Business, however, was not the main reason he moved to Connecticut. Rather, Patel said, he wanted good schools for his two children. Both have graduated from the University of Connecticut — his daughter received a degree in chemistry; his son focused on computer technology.
The emphasis on schooling stems from India's independence in 1947, when higher education began to be heavily subsidized, according to University of Connecticut Professor Bandana Purkayastha.
"Many people from different class backgrounds were able to get elite education," Purkayastha, who teaches sociology and Asian American studies, said in an e-mail. "Middle class Indians learn two or three languages in school routinely ... so the professional credentials and linguistic ability gave them an advantage in finding white collar jobs."
Indian Americans say they concentrate on education as the path to success in America. Reddy says that's the foremost issue when he's showing houses to Indian clients.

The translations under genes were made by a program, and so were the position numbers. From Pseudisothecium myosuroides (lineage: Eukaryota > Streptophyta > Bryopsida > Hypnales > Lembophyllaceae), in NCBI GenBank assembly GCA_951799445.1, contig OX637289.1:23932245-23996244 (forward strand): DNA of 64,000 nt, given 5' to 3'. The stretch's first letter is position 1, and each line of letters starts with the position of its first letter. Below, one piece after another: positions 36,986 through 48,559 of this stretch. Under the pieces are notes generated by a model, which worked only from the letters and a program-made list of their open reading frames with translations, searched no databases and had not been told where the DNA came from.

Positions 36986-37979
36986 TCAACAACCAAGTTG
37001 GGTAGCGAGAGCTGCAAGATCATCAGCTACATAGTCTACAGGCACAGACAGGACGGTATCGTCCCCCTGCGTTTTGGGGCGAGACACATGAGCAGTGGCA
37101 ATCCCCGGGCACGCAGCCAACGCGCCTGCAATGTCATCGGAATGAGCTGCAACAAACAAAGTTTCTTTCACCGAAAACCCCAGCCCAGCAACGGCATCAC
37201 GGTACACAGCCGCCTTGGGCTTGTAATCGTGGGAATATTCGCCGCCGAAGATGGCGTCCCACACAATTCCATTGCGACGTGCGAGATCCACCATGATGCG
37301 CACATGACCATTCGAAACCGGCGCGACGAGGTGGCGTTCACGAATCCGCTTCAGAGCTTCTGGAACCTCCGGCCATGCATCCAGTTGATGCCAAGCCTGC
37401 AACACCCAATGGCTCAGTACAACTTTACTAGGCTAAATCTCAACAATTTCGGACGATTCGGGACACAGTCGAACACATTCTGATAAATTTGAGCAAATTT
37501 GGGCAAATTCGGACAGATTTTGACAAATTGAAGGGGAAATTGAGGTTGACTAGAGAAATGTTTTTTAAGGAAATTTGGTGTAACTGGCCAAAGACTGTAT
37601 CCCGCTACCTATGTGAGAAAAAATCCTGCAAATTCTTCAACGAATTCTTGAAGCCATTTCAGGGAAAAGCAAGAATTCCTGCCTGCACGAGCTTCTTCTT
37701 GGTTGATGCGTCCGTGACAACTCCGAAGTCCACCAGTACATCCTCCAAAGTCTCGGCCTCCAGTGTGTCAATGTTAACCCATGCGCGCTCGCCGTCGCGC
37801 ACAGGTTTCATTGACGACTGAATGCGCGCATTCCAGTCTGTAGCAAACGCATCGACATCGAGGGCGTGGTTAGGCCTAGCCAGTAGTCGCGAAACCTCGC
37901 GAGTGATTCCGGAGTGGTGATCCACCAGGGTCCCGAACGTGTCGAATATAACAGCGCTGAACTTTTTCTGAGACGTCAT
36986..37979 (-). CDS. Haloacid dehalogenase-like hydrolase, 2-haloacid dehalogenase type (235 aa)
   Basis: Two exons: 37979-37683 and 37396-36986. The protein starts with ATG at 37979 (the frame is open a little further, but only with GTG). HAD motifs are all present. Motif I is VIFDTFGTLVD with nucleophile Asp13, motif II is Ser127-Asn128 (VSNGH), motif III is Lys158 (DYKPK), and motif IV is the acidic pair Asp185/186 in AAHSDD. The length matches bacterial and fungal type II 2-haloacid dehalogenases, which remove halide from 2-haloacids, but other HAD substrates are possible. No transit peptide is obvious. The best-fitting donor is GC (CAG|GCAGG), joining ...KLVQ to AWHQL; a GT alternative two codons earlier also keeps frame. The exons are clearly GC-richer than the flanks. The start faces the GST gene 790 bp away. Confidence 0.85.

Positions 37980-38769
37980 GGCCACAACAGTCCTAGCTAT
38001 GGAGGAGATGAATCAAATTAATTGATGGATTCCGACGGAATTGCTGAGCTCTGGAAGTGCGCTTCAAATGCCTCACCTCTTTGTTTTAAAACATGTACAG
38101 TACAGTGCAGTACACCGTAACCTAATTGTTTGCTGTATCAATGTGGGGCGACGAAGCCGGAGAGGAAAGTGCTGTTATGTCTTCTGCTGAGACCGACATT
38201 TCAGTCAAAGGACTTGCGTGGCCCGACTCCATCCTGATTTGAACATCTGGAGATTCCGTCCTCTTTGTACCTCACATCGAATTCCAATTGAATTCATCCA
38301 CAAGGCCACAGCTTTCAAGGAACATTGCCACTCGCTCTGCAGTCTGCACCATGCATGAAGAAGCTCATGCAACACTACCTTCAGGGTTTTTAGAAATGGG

"The No. 1 criteria for Indians is the school district," he said.
For many Indian parents, only "A's" are acceptable grades for their children.
"We are horrible. We are mean," said Khanna, who has three daughters. "We decide we are not going to win any popularity contests with our children."
She is a confident, striking woman with ebony hair and a diamond nose stud. A member of the South Windsor Republican Town Committee, Khanna is running for town council in November. One of her priorities is making the town greener, and she points to solar panels that supply much of the power to the offices of her cardiologist husband on West Middle Turnpike in Manchester.
Khanna said she's running for office because she needs to give back to her community. Her father, however, was horrified when she told him she was entering the race. Political campaigns in India, she said, can involve stone-throwing and beatings. She told her father not to worry; things were different in the U.S., at least in South Windsor.